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If AI is based on GPT, how to ensure its safety?

by avturchin1 min read18th Jun 202011 comments



Imagine that an advance robot is built, which is uses GPT-7 as its brain. It takes all previous states of the world and predicts the next step. If a previous state of the world includes a command, like "bring me a cup of coffee", it predicts that it should bring coffee and also predicts all needed movements of robot's limbs. GPT-7 is trained on a large massive of human and other robots data, it has 100 trillions parameters and completely opaque. Its creators have hired you to make the robot safer, but do not allow to destroy it.

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One would hope that GPT-7 would achieve accurate predictions about what humanoids do because it is basically a human. It's algorithm is "OK, what would a typical human do?"

However, another possibility is that GPT-7 is actually much smarter than a typical human in some sense--maybe it has a deep understanding of all the different kinds of humans, rather than just a typical human, and maybe it has some sophisticated judgment for which kind of human to mimic depending on the context. In this case it probably isn't best understood as a set of humans with an algorithm to choose between them, but rather something alien and smarter than humans that mimics them in the way that e.g. a human actress might some large set of animals.

Using Evan's classification, I'd say that we don't know how training-competitive GPT-7 is but that it's probably pretty good on that front; GPT-7 is probably not very performance-competitive because even if all goes well it just acts like a typical human; GPT-7 has the standard inner alignment issues (what if it is deceptively aligned? What if it actually does have long-term goals, and pretends not to, since it realizes that's the only way to achieve them? though perhaps they have less force since its training is so... short-term? I forget the term) and finally I think the issue pointed to with "The universal prior is malign" (i.e. probable environment hacking) is big enough to worry about here.

In light of all this, I don't know how to ensure its safety. I would guess that some of the techniques Evan talks about might help, but I'd have to go through them and refamiliarize myself with them.

You're asking about pure predictive (a.k.a. self-supervised) learning. As far as I know, it's an open question what the safety issues are for that (if any), even in a very concrete case like "this particular Transformer architecture trained on this particular dataset using SGD". I spent a bit of time last summer thinking about it, but didn't get very far. See my post self-supervised learning and manipulative predictions for one particular possible failure mode that I wasn't able to either confirm or rule out. (I should go back to it at some point.) See also my post self-supervised learning and AGI safety for everything else I know on the topic. And of course I must mention Abram's delightful Parable of Predict-o-matic if you haven't already seen it; again, this is high-level speculation that might or might not apply to any particular concrete system ("this particular Transformer architecture trained by SGD"). Lots of open questions!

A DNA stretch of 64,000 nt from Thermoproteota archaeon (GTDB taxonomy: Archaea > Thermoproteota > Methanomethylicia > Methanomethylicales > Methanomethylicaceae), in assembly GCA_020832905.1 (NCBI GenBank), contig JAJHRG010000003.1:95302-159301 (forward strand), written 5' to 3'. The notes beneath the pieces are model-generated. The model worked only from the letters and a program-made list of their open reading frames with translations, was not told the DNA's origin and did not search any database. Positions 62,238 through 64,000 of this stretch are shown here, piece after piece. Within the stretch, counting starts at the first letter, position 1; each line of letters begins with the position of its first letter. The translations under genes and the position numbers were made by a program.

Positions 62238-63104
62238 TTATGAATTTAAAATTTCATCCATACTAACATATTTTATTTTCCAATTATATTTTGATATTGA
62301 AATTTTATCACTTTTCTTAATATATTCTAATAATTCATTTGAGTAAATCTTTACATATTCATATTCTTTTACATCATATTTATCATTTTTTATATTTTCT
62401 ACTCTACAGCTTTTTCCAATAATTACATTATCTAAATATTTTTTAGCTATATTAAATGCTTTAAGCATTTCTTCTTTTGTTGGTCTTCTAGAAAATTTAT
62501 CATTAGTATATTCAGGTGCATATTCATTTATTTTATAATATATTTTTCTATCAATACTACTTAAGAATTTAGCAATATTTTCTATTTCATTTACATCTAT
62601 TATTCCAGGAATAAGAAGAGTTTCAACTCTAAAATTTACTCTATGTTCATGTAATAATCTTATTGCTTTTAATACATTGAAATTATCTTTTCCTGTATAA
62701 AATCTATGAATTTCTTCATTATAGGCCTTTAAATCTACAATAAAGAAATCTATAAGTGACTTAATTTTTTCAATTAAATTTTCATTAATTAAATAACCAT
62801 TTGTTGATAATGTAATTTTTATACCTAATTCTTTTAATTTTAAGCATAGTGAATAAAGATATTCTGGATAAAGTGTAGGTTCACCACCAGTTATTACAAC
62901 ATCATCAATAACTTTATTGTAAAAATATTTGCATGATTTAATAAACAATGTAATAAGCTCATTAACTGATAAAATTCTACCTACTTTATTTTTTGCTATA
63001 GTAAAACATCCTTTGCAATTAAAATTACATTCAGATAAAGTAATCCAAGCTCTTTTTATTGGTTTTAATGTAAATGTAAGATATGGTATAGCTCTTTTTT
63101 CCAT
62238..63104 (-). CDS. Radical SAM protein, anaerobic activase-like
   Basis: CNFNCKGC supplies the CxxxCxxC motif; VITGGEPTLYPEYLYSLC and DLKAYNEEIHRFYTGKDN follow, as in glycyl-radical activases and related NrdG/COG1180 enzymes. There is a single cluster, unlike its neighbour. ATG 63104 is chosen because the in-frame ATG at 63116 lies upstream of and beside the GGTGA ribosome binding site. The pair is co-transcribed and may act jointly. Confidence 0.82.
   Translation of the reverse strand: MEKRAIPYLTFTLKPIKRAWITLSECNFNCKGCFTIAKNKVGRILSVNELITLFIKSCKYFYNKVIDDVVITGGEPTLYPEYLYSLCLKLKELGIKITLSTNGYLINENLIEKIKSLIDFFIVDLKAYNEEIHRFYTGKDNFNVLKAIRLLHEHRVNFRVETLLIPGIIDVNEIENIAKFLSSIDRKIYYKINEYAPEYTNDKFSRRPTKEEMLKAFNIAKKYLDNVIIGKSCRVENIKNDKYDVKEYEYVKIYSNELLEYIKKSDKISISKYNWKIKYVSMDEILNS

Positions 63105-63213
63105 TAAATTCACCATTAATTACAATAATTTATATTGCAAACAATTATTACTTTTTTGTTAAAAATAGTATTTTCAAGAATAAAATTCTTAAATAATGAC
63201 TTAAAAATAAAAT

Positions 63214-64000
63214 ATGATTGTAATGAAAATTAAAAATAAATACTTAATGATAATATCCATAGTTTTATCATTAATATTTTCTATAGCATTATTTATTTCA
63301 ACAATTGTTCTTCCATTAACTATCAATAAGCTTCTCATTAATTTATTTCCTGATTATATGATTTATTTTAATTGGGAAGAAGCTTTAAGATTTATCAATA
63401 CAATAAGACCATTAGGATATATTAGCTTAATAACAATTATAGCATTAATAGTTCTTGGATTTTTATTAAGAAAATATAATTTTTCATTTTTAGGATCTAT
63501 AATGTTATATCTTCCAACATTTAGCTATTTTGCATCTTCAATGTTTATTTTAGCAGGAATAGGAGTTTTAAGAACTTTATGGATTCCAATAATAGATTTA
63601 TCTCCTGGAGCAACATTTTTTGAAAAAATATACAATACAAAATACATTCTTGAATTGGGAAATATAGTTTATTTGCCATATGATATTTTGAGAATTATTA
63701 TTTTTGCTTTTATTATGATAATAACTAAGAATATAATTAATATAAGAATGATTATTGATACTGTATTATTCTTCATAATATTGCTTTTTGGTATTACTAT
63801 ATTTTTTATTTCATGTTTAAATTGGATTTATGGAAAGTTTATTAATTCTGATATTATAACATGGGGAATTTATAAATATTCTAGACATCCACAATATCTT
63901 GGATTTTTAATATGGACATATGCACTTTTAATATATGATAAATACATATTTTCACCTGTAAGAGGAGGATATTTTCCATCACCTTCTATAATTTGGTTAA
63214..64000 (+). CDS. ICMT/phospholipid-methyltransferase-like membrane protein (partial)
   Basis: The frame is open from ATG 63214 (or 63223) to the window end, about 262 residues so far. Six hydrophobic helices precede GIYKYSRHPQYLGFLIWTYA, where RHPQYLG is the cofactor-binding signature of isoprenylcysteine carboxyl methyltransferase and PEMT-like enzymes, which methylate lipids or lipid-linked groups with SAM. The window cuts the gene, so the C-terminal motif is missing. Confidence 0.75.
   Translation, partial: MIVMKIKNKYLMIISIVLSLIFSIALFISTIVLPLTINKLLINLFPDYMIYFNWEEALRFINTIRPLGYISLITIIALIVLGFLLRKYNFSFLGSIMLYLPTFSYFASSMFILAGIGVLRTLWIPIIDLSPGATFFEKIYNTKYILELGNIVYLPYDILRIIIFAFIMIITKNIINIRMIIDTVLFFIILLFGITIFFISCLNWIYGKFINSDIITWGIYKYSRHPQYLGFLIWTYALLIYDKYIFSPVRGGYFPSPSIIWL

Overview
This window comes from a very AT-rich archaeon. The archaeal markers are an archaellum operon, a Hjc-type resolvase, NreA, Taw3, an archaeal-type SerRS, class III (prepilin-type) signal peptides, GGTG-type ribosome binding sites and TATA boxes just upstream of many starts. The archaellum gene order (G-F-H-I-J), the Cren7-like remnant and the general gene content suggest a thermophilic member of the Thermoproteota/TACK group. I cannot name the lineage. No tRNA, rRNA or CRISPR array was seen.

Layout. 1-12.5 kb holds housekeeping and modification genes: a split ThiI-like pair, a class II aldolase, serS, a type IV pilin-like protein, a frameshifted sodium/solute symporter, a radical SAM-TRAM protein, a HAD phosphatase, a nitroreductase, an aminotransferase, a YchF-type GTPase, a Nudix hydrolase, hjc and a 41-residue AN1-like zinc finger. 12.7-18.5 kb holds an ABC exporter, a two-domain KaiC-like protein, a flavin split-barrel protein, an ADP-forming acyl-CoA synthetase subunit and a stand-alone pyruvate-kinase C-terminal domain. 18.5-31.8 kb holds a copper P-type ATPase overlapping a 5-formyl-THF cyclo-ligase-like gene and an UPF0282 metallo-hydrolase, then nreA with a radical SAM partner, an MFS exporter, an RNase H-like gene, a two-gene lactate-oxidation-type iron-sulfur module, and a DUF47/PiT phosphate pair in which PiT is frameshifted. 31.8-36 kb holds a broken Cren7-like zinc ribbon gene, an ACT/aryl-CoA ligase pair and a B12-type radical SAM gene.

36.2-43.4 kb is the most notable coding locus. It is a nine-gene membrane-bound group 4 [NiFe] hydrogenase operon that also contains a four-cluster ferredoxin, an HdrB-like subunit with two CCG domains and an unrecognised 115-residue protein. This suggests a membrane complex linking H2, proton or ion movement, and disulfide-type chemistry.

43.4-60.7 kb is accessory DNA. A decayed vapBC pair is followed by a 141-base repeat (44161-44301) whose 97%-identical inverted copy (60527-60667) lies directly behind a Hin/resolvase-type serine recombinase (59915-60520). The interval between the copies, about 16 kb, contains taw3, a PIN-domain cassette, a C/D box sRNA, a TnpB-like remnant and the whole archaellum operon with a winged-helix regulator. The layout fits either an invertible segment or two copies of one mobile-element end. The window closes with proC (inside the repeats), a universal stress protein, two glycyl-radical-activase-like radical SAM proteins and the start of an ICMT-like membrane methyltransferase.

An additional set of potential problems comes from your suggestion to put it in a robot body and actually execute the commands. Can it even walk? Of course it can figure out walking by letting it try with a reward signal, but now we're not talking about pure predictive learning anymore. Hmm, after thinking about it, I guess I'm cautiously optimistic that, in the limit of infinite training data from infinitely many robots learning to walk, a large enough Transformer doing predictive learning could learn to read its own sense data and walk without any reward signal. But then how do you get it to do useful things? My suggestion here was to put a metadata flag into inputs where a robot is being super-helpful, and then when you have the robot start acting in the real world, turn that flag on. Now we're bringing in supervised learning, I guess.

In the event that the robot was actually capable of doing anything at all, I would be very concerned that you press go and then the system wanders farther and farther out of distribution and does weird, dangerous things that have a high impact on the world.

As for concrete advice for the GPT-7 team: I would suggest at least throwing out the robot body and making a text / image prediction system in a box, and then put a human in the loop looking at the screen before going out and doing stuff. This can still be very powerful and economically useful, and it's a step in the right direction: it eliminates the problem of the system just going off and doing something weird and high-impact in the world because it wandered out of distribution. It doesn't eliminate all problems, because the system might still become manipulative. As I mentioned in the 1st paragraph, I don't know whether that's a real problem or not, more research is needed. It's possible that we're all just doomed in your scenario. :-)